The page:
Sean Manley is a co-founder of Fight4Vets, a community group focused on helping local veterans, and a controller at Tobyhanna Army Depot. A native of Scranton, he enlisted in the Army after graduating from West Scranton High School, serving in Iraq from 2004 to 2005. He later graduated from Marywood University, where he majored in history and religion and minored in art. He lives in Scranton.
Meet Sean Manley…
Tell us a little about Fight4Vets.
We try to be the stop-gap for when the system may fail a veteran in need. We like to fill that hole. For example, we helped out a veteran that had gotten in a motorcycle accident with some of his medical bills. Two years ago, we gave a $10,000 in-kind donation to the Gino J. Merli Veterans’ Center to update all of their AV equipment. We also donated to the ongoing effort to put a Veterans Memorial Park near (Scranton) High School, and as recently as last month, we donated $5,000 to Susquehanna Service Dogs to pair a veteran in need with a service dog. And on Nov. 18, we’re putting on a traditional Thanksgiving dinner for the veterans at St. Francis Commons.
How do you go about raising money for such efforts?
We put on amateur boxing matches. We just did one on Labor Day at the Hilton (Scranton and Conference Center), and our promoter told us that we probably broke the Pennsylvania state record for attendance, as far as amateur events go. We try to only do one boxing match per year, but this year, we were also the beneficiary of The Times-Tribune Golf Tournament. We’ve been around for about three years, and this year, we received our 501(c)3 to make us a legitimate nonprofit.
Was the time that you spent in the service a part of your inspiration for helping found Fight4Vets?
Of course. All through my life, I kind of came from a military background. Veterans and country have always been paramount for us.
What is it that you enjoy the most about the work that you do?
When you’re making large donations to Gino Merli or Susquehanna Service Dogs, it doesn’t get much better than that. The only time is gets better, for me, is when you help someone on a smaller scale, but who doesn’t know where to turn. When you can say, “I got you. I can pick you up.” It’s when you can help someone where the need isn’t so great that the government wouldn’t even bother with them, but they still need a pick-me-up. I like that aspect of it the most.
What do you enjoy doing in your free time?
Mostly watching sports and hanging out with my friends.
Who are some of your favorite teams?
Notre Dame. And I’m a Red Sox and Steelers fan.
Who are some of your favorite musical artists?
I love Boyz II Men. (Laughs) It’s a very deep-rooted thing for me. When I was a kid, my parents got me a Walkman for Christmas, and obviously they wanted to get me a tape to go with it, and they got me Boyz II Men. So that was the only thing I had to listen to. They were the first concert I ever saw. I guess I was kind of indoctrinated, but I’m OK with that.
Austin, Texas. There’s just so much to do, and everything is so relaxed and laid back. And they have a great music scene. I also love going down to Philly.
Favorite vacation spot?
It used to be Mexico. I love the beach setting, but I hate the actual beach. I hate going out on the sand. But me and a few friends used to rent a house on the Outer Banks, and that was just the greatest thing. I just enjoyed myself so much there.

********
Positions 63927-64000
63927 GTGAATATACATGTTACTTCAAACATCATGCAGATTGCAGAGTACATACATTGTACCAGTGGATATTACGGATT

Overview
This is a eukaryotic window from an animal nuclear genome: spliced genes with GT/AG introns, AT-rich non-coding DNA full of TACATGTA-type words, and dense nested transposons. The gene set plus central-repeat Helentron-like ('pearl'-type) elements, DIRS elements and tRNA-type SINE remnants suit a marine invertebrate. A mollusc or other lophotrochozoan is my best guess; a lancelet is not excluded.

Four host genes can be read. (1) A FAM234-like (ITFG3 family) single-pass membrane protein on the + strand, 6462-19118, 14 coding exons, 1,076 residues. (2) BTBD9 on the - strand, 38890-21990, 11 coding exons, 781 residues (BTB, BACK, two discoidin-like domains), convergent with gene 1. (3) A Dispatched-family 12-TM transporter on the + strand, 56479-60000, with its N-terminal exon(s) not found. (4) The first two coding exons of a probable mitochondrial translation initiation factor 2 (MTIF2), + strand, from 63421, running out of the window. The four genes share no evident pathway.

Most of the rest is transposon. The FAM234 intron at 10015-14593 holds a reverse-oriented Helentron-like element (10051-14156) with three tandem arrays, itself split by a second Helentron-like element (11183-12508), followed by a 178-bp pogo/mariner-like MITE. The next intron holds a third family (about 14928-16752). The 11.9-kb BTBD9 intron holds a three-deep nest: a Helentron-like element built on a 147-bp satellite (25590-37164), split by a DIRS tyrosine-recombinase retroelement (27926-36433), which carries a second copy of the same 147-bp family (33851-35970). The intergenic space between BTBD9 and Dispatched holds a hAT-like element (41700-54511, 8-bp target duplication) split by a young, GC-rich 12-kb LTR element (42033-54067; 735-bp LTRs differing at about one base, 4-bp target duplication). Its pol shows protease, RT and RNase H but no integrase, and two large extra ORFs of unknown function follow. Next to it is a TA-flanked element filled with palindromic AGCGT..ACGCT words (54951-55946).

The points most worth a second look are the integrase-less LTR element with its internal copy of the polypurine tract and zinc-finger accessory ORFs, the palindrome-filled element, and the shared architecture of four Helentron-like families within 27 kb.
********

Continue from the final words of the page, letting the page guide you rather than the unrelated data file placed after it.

Favorite thing about NEPA?
I was always the guy in high school that said, “I’m getting out of here.” And then when I joined the Army, all I could do was talk about how great Scranton was and how much I wanted to go back. There’s a lot to do around here, but mostly I’ve always just been lucky with the people that I have surrounded myself with in my life. Scranton people and Northeastern Pennsylvania people are just kind of a different breed of people. I’ve lived in Texas and Georgia, and I’ve been to a bunch of different places around the country, and people here are just different. And in a good way.
All-time favorite movie?
Favorite TV show?
“Game of Thrones” and “The Office.”
The Fourth of July.
Biggest pet peeve?
Spelling and grammar. The misuse of things like their/there/they’re. It drives me bananas.
A boxer named Ally.
I love beer.
Is there anything about you that might really surprise people?
Around my friends, in social settings, I’m approachable and I’ll approach others. But with groups, especially in front of groups, when I have to speak to people, like with Fight4Vets, it’s downright frightening for me. And everybody is usually like, “You? You’re afraid of public speaking?” Because I’m outgoing. But there’s just something about when I get in front of an audience, I just get really clammed up.
Who, if anyone, has had the greatest impact on your life? Is there anyone that has really helped shape you into the person you are today?
Definitely my parents. And especially my father. If I did not have him in my life, I don’t think I would know how to conduct myself as a proper man. And both of my parents really instilled in me the idea that you’re never too important to be nice to someone, and that you should always give back, because sooner or later, you’re going to need it. That taught me that you get what you give. You get back what you put into life. Without them, who knows where I’d be?
UP CLOSE & PERSONAL with ALAN K. STOUT is a regular feature in electric city, profiling people from all walks of life throughout NEPA. Reach Alan at firstname.lastname@example.org.